January 4, 2012
Best of 2011--An Entirely Subjective Treatment
I'm generally reluctant to call any one book I've edited the best. To do so feels more like a betrayal than a compliment. Designating one book as "best" is, after all, implicitly designating all the books I worked on (minus one) as "not the best." That makes this month's theme here at Strangely Dim, "Favorite Books of 2011," a little problematic for me.
Besides, one of the things that distinguishes a publisher from, say, an instant oatmeal maker is that each of our products is entirely distinct from every other. When we compare books to one another, we're comparing apples and oranges, not apple-cinnamon-flavored and "Shrektastic(TM)-Flavored" packets of otherwise identical dust and flakes. We wouldn't have contracted a book--or gone through all the trouble of editing, designing, marketing, manufacturing and selling it--if we didn't hold it and its author in high regard from the outset. So the short answer to the question "What was the best IVP book of 2011?" is perhaps frustratingly evasive: "Every book is the best in its category, which happens to be a category of one." See what I did there?
Nevertheless, the assignment persists. But I'm an oily little devil; I've refashioned the assignment as "my favorite editorial experience(s) of 2011." Sneaky, no? Just try and stop me . . .
Anyway, for me, 2011 began and very nearly ended with the release of two books that had special personal significance: After Shock, by Kent Annan, which came out in January, and The Cost of Community, by Jamie Arpin-Ricci, a November release. Both books remind me of my 2010 visit to Haiti, and specifically of my celebration of the Feast of Pentecost on the floor of a leveled church.
The connection between After Shock and Haiti is painfully obvious. Its author, Kent Annan, is the codirector of Haiti Partners, a ministry dedicated to education in a country where public education is woefully underdeveloped. Less than 30 percent of Haitian children actually get schooling past the sixth grade. A seemingly insurmountable task of educating particularly rural Haitian children falls to NGOs and other nonprofits, like Haiti Partners. Their work wasn't helped by a devastating earthquake, one of the most destructive in history and the subject of After Shock.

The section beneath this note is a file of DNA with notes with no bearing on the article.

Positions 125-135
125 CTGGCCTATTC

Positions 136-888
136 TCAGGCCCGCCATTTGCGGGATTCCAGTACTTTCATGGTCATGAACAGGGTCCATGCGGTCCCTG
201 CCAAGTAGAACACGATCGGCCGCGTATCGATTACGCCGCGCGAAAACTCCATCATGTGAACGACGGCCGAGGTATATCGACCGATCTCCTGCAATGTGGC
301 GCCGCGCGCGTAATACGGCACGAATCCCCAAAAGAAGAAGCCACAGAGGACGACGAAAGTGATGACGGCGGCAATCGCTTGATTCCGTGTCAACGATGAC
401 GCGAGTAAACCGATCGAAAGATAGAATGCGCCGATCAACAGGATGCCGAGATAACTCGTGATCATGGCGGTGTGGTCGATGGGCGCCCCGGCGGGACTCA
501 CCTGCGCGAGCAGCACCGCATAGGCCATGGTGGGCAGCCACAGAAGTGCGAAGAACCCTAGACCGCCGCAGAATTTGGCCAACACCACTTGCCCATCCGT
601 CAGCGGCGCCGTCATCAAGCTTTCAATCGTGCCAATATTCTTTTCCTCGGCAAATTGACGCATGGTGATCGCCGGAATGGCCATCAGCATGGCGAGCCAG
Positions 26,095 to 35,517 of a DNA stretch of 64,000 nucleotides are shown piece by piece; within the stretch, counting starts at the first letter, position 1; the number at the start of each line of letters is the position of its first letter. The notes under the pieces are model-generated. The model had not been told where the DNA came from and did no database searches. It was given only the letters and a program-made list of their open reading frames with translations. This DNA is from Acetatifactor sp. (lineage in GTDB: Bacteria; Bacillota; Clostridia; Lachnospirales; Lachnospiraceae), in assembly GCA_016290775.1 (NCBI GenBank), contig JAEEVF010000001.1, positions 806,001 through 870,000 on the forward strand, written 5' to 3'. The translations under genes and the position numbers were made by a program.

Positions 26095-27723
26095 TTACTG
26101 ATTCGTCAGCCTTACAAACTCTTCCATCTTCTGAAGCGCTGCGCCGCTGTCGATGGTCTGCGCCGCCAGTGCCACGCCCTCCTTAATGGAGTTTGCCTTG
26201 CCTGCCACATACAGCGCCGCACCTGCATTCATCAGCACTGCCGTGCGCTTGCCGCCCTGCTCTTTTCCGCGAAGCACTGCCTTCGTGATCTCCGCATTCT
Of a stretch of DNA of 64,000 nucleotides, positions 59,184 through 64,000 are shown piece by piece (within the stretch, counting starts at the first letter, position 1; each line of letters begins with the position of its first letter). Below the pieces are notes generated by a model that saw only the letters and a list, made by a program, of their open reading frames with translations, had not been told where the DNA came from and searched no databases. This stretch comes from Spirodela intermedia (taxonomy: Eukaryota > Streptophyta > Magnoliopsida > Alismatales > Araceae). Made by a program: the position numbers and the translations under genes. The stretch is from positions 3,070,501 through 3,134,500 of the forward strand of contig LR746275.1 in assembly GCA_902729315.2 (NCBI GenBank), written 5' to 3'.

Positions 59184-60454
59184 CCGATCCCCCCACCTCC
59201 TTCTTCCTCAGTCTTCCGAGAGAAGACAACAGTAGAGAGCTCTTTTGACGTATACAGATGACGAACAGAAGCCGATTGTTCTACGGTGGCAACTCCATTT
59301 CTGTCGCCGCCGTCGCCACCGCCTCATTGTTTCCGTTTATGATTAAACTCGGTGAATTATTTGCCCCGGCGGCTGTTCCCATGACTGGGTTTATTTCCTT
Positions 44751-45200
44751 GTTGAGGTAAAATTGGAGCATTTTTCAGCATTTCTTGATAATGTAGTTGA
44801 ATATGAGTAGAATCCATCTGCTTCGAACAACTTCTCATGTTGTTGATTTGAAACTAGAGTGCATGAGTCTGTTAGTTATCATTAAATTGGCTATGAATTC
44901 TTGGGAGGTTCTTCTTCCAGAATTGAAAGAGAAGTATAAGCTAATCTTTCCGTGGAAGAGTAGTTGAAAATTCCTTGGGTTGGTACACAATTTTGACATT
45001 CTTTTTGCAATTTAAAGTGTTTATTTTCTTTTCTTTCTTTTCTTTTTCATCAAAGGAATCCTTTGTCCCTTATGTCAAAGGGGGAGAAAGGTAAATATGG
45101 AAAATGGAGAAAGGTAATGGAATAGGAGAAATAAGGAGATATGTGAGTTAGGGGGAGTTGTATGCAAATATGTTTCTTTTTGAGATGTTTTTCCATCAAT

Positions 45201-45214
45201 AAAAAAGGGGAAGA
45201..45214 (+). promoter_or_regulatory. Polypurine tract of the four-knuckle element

My trip to Haiti was planned before the 2010 earthquake. We were celebrating the release of Kent's first book, Following Jesus Through the Eye of the Needle, by sponsoring a small group of contest winners to spend five days with Haiti Partners staff. I had invited myself along and raised funds from some very gracious friends and loved ones to get me there. The earthquake just punctuated the poignancy of our experience, as we watched communities try to recover even as Haiti Partners helped get their schools back up and running.
Kent was writing After Shock even as he was taking us from town to town, introducing us to teachers and other friends, and helping us process what we were seeing. At one point he and I hopped out of our truck so I could take the book's cover photo; it was intended to be a placeholder till we found a more appropriate picture to take its place, but we never did. Eventually the book was even a finalist for an award for book cover design.
We celebrated Pentecost down the road from the church that graces the book's cover. The only things left standing where we worshiped were some support beams and the tabernacle where the elements of communion were stored. We shared communion that Pentecost Sunday, in commemoration of the birth of the church, as described in Acts 2. On that first Christian Pentecost tongues of fire descended on gathered believers till they started preaching the gospel in a great variety of languages, till they started sharing all they owned with each other and so tying their fates together.